"It is strange how much more poetical are the events of history than poetry itself."—Renan.

The Greendale Oak, Welbeck Park.
The Greendale Oak, Welbeck Park.

WHAT a number of remarkable events have taken place in connection with Welbeck! Imagine first, the monastic house rising in the forest at the instance of Thomas de Cuckney, occupying eighteen years in construction; then, when the building is finished, the installation of those pious men, disciples of the noble German who forsook a life of pleasure to establish this religious order at the secluded village of Premontre in the forest of Coucy, to show by the most absolute self-denial and acts of devotion, a worthy example to the world.1

For nearly four hundred years these Premonstratensian monks, with their linen gowns bound at the waist by a leathern girdle, were familiar to the inhabitants as they traversed the forest paths on their way to visit and comfort the sick in the villages, or they would be seen in the fields at harvest time reaping, or the strains of their voices would be heard in the woodland when mass was being said in the chapel. The White Canons of Welbeck were in such good repute that the custody of all the Premonstratensian houses in England was conferred on the abbot of this Monastery.

In 1538, however, Welbeck Abbey shared the fate of other religious houses; the voices of the monks no longer resounded in the chapel; the fraternity was disbanded.

At the time when Thomas de Cuckney was building this abbey there lived a family of note named de Gernon, the descendants of some of whom were destined to play a conspicuous part in the history of Welbeck. Ralph de Gernon, Justice itinerant in the reign of Henry III., was of this family. Another was Geoffrey de Gernon, who in the time of Edward I. was seated at Moor Hall, in the Peak of Derbyshire.

Sir John Cavendish, who was afterwards Chief Justice of the King's Bench, is said to be the grandson of Ralph de Gernon, the Justice itinerant, and to have taken the name of Cavendish on his marriage in 1359, when Sir John de Oddyngesles conveyed by fine to him and to his wife Alice, the Manor of Overhall and Cavendish.2 This John Cavendish, in addition to his other honours, was Chancellor of the University of Cambridge. Unfortunately, during a rising of the infuriated peasantry under Jack Straw, in 1381, Sir John, along with the prior of the Abbey of St. Edmonds Bury, was cruelly put to death in the market-place of that town; the mob being especially incensed against the Chief Justice on account of his son, an esquire of the King's body, being the man who killed Wat Tyler in Smithfield. From this son, who bore the same name as his father, was descended Thomas Cavendish, a clerk of the pipe in the Exchequer, who had three sons, George, William, and Thomas, of whom the two first became famous: George, as "the author of one of the most beautiful specimens of unaffected, faithful biography that any language contains;"3 William, as one of the principal agents of Henry VIII. in the suppression of the monasteries and as the founder of the ducal families of Devonshire and Newcastle.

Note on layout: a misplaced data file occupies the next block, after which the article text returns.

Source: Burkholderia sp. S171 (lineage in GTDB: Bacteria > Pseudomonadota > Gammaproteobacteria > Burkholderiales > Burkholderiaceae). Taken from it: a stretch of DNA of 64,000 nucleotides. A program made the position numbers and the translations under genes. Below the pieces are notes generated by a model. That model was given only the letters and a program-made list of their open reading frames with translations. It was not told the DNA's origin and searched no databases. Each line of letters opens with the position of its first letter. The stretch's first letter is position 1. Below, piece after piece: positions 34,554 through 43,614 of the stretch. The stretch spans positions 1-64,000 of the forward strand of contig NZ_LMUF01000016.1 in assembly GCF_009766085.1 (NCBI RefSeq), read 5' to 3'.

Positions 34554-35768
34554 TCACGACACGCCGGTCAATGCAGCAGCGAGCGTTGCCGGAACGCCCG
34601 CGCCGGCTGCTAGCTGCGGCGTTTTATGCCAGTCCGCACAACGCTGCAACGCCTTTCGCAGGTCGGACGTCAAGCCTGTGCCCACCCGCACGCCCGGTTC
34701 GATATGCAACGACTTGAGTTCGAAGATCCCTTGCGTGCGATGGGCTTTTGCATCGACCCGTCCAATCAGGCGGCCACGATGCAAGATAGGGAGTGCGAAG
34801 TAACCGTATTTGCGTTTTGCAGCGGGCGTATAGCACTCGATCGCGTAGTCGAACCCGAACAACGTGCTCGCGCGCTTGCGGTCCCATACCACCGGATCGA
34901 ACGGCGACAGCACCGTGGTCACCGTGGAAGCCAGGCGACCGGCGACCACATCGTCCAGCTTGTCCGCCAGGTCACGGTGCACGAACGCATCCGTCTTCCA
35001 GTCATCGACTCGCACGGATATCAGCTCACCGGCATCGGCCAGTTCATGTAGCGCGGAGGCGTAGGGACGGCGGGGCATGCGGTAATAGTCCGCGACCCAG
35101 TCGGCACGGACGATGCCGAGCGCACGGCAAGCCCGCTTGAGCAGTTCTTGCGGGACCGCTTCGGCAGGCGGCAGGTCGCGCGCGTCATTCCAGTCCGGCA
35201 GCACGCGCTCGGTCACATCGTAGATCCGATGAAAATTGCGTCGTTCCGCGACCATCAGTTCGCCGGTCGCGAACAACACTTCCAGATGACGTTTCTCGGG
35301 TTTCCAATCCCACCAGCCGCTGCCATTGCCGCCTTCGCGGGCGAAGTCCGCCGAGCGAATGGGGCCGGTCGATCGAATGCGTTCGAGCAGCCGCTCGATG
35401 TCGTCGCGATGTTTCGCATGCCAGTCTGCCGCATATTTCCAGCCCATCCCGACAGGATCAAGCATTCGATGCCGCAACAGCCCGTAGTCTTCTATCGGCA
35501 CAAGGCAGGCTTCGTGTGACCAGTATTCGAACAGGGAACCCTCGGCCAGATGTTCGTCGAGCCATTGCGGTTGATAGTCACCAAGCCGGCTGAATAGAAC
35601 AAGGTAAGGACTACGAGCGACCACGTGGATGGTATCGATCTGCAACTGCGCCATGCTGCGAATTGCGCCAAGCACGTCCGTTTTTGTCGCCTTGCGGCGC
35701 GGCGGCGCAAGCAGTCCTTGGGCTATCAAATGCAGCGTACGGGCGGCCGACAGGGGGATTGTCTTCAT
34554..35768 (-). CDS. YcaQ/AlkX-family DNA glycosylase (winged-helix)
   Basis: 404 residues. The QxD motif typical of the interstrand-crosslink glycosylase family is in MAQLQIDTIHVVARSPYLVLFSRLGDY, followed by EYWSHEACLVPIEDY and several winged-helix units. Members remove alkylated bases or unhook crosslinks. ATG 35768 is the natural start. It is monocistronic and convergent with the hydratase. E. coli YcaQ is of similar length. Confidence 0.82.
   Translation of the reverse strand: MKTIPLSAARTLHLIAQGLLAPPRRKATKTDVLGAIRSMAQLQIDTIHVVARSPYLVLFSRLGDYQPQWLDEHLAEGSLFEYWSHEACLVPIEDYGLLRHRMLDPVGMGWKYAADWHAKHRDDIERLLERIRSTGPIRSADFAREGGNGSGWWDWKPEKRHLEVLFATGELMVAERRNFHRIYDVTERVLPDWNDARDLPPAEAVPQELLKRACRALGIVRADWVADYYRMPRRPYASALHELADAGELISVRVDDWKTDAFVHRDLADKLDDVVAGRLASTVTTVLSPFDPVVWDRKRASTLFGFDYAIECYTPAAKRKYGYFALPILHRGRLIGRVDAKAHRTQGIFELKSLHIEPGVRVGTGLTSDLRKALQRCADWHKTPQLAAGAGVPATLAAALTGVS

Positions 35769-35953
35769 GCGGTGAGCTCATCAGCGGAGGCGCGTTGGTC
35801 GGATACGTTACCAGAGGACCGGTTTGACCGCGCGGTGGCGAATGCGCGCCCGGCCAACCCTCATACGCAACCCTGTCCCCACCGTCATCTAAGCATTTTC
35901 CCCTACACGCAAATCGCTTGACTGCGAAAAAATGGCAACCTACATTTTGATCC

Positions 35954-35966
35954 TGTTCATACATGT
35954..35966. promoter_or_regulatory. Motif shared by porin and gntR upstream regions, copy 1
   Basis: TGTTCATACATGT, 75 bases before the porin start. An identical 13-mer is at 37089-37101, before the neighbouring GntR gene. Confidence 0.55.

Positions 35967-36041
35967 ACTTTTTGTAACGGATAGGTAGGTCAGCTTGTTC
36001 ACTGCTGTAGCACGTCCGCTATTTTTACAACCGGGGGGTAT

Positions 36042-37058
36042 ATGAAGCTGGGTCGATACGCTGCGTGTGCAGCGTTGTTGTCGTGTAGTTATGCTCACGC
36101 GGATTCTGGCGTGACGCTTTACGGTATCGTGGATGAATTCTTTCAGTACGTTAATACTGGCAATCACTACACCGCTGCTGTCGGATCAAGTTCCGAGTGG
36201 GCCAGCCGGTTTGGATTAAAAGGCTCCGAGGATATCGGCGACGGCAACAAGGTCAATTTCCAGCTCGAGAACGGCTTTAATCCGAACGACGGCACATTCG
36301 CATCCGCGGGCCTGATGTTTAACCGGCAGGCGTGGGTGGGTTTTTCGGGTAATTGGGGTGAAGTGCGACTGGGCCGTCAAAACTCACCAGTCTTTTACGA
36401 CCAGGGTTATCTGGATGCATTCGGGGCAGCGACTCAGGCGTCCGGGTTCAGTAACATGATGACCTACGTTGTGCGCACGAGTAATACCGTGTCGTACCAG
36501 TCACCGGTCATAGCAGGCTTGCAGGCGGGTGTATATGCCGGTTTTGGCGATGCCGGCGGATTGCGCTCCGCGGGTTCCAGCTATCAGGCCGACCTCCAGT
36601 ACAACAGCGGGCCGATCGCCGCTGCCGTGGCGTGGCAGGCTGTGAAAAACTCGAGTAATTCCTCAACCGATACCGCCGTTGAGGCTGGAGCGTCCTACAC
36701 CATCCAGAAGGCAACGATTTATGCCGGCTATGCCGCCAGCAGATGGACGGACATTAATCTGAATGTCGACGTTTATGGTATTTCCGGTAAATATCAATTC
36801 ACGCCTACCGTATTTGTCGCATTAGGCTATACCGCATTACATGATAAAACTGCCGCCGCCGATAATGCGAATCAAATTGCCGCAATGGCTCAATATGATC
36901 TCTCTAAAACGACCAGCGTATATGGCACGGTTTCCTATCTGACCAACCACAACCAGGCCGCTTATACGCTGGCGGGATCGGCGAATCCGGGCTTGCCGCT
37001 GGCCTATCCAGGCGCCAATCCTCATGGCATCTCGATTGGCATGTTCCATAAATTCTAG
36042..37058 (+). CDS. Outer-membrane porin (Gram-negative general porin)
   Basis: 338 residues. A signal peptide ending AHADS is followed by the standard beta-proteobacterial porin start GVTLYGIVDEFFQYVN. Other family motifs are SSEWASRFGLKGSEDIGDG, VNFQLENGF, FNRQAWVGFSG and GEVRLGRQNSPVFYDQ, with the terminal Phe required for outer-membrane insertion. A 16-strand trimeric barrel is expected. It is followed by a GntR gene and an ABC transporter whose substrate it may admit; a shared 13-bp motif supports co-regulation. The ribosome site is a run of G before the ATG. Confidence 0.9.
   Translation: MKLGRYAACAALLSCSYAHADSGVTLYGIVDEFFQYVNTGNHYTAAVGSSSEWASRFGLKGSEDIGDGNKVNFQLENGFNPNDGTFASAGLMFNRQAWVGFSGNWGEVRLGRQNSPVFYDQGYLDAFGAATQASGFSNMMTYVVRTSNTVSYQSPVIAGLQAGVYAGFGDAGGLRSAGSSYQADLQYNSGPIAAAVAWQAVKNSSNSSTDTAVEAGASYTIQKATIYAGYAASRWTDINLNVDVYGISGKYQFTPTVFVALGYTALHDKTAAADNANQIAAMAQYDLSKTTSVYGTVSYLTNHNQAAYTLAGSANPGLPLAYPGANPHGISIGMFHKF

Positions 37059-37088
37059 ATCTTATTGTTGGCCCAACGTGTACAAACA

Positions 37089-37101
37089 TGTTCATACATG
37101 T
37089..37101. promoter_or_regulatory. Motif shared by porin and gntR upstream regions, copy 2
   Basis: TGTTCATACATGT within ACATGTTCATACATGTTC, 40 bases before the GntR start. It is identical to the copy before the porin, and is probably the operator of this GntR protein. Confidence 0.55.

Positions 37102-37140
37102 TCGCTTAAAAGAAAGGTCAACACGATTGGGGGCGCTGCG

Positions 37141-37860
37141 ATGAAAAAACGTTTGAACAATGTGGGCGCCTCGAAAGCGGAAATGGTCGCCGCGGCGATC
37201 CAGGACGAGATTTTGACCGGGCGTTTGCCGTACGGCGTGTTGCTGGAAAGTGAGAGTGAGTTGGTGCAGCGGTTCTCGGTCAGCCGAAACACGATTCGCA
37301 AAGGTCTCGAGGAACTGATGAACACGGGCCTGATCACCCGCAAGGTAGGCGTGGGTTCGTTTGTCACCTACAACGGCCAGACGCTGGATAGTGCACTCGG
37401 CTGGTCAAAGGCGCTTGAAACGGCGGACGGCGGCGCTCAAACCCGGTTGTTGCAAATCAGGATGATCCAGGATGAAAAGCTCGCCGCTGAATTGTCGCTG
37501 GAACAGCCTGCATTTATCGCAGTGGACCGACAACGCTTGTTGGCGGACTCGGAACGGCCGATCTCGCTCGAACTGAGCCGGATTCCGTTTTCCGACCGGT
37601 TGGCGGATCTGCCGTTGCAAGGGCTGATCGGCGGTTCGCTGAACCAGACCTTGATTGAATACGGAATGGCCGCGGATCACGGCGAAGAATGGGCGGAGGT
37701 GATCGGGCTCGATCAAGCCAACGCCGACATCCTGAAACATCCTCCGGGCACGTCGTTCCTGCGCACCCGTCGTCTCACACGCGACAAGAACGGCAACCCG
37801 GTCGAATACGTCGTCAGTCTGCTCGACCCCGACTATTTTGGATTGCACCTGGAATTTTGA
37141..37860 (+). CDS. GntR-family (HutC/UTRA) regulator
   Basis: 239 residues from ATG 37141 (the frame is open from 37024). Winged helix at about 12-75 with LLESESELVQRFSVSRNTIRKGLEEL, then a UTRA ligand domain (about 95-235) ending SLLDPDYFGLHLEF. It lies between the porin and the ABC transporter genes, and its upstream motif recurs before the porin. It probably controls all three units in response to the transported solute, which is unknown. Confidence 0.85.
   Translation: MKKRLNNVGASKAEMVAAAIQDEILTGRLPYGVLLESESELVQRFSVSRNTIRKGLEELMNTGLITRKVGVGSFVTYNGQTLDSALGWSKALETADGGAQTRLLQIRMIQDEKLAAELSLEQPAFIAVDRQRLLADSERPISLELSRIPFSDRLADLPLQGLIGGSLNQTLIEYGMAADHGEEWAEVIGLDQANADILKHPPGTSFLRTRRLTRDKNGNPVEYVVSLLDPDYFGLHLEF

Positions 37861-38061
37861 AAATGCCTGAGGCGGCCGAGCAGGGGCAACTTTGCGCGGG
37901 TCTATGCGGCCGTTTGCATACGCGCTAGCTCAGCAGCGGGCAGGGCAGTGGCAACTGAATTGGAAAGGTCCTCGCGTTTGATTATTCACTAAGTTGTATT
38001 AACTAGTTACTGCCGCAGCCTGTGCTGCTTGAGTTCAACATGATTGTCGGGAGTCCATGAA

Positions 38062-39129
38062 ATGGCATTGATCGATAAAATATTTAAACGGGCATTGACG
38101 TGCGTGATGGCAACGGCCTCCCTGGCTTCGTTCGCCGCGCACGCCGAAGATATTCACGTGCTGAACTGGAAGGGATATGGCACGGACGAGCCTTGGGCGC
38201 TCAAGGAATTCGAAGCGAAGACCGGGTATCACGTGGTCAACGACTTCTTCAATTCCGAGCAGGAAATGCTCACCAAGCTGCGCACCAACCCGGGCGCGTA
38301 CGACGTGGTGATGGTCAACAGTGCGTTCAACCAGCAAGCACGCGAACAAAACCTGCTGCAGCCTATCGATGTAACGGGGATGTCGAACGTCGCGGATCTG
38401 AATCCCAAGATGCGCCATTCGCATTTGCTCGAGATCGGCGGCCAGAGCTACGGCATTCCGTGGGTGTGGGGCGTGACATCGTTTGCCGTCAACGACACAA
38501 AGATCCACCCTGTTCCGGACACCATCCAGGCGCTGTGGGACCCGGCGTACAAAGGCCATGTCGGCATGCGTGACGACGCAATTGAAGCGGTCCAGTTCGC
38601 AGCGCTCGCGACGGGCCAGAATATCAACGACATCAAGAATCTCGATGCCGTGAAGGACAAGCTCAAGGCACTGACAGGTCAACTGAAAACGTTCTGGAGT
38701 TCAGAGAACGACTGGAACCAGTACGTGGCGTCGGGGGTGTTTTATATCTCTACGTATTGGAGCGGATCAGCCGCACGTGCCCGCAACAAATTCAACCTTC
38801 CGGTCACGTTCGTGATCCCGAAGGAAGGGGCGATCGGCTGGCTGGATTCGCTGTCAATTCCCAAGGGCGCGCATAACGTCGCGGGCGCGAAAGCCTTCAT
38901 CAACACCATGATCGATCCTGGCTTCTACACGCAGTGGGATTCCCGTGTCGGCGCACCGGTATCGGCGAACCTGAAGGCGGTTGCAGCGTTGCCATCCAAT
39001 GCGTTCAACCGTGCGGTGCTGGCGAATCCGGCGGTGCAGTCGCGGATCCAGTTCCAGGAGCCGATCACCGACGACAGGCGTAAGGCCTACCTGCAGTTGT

George Cavendish was of Glemsford in Suffolk; he married Margery, daughter of Sir William Kemp, of Spains Hall in Essex, niece of Sir Thomas More. Although, as eldest son, he inherited the manor of Cavendish Overall, he was not so prosperous as his younger brother. Entering the service of Cardinal Wolsey as gentleman usher, he was his faithful attendant, not only through the period of his prosperity, but when the great prelate incurred the King's displeasure, still, for the love he bore him, " failed him not to the last sad end at Leicester Abbey."

Unlike Cromwell and others of Wolsey's followers, George Cavendish did not "find himself a way out of his master's wreck to rise in." After the Cardinal's death Cavendish retired to his estate in the country, with a small gift of money from the King in recognition of his faithful service, and six of his master's horses to carry his furniture. In this quiet retreat, during the reign of Queen Mary, when the old form of religion, which he always favoured, was again in the ascendant, Cavendish, to rescue the name of his friend and master from the obloquy into which, through false reports, it had fallen, composed those affecting memoirs of the master he had served.4